By Dick Lamster, Count Coordinator The 80th Eugene Christmas Bird Count (ECBC) was held on…
Our last Program Meeting was in late February and our last face-to-face Board Meeting was in early March. Since then, we have suspended our normal scheduled activities. I often think about our many volunteers and members who attend these Lane Audubon functions, people I only see at that time. Now months have passed and I feel the loss of normal contacts, hugs, smiles, and bird sightings that we would normally share when we see each other. I hope each of you is doing what you can to stay safe and healthy!
We have all been forced to find new ways to live our lives. For Lane Audubon we are using new technologies like Zoom for our Board meeting, and this month we will have our first Zoom Program meeting presentation. Nothing can replace the enjoyment of our in-person gatherings, so we do hope we can return to the traditional format in the future. For now, we hope you will stay connected to us via the electronic world. We are also open to new ideas and suggestions for keeping in touch, so please reach out if you want to share those with us! Our organization continues to adjust to the pandemic world, and we plan to stay involved with environmental outreach and education as the situation allows.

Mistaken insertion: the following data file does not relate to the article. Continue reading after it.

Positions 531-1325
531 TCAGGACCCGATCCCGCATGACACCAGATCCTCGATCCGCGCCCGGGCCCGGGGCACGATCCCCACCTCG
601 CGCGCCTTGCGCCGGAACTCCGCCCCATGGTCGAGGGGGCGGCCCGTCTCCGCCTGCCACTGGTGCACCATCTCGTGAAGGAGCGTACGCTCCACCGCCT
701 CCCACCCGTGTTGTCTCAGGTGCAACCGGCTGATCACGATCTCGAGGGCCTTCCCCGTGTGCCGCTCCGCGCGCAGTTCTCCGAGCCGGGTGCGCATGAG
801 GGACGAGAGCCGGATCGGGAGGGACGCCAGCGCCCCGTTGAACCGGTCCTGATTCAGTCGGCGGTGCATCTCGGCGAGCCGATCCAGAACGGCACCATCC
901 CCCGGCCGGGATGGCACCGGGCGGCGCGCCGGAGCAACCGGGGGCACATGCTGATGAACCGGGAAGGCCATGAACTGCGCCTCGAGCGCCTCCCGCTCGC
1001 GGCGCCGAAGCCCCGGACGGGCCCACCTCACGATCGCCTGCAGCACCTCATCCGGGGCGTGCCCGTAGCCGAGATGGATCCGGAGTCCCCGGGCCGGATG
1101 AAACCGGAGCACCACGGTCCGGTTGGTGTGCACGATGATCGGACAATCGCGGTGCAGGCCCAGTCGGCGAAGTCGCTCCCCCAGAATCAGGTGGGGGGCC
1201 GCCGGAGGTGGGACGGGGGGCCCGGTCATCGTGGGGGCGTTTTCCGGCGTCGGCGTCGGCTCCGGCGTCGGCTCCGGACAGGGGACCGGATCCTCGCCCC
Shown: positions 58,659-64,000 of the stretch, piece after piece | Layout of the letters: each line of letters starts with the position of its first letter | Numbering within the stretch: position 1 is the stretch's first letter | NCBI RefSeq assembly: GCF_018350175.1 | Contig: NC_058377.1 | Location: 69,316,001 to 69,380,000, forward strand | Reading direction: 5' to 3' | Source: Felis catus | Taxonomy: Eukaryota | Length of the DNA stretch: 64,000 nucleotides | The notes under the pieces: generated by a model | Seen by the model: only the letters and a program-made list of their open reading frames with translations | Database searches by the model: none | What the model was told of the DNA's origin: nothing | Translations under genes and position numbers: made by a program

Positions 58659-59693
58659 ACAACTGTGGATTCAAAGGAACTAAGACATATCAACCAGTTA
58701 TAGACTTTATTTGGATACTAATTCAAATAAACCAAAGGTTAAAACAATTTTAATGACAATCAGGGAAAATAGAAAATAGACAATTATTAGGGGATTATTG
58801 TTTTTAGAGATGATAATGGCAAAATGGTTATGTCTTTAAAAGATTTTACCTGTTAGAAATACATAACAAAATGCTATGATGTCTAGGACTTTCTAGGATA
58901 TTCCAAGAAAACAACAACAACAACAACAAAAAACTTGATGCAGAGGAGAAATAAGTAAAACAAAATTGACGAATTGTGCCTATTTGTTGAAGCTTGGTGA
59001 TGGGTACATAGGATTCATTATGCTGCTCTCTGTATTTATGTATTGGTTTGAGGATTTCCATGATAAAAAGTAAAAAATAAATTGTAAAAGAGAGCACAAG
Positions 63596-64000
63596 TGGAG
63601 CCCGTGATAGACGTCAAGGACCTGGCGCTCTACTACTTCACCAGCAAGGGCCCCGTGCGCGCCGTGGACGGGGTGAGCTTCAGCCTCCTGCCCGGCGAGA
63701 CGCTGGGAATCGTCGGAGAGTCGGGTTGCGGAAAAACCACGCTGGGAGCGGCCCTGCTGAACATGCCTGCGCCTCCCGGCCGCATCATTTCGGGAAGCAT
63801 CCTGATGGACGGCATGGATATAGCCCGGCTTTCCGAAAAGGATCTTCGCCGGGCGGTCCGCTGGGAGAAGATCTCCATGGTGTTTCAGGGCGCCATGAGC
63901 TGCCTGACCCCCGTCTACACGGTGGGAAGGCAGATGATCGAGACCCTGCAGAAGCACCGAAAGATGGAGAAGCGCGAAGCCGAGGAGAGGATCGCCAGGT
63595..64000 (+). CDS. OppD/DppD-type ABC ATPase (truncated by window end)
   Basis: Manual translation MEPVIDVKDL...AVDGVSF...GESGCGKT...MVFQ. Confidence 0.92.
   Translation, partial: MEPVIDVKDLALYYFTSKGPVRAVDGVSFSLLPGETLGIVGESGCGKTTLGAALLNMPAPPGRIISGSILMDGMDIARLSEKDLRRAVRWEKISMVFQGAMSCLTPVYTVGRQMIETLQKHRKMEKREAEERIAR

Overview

This is a year of many changes. Spending time in nature is one of my survival strategies. I find it comforting and healthy to be outdoors, both doing physical activity and observing and taking in nature’s beauty. The 2020 pandemic stay-at-home lifestyle gives us a chance to hone our yard bird lists. Birding at home, we can have a Yard List for birds, other animals, wildflowers, and mushrooms. Tracking the date of first arrival of a bird species in the spring and the last sighting before birds leave for fall migration is easier when we are home all the time!
Have you become a user of eBird or iNaturalist this year to help track your observations? Have you learned more than you thought possible by observing the birds and animals that are in your yard? Being forced to stay home and watch the world in your backyard can be a revelation of the wonderment and solace nature provides.
Keep looking and keep learning about these animals who are our neighbors. It may open your mind and heart to them and help to make your world seem more interesting. Time in nature gives us a chance to reevaluate our priorities and values. I know that has been my experience and has helped me calm my mind through this time!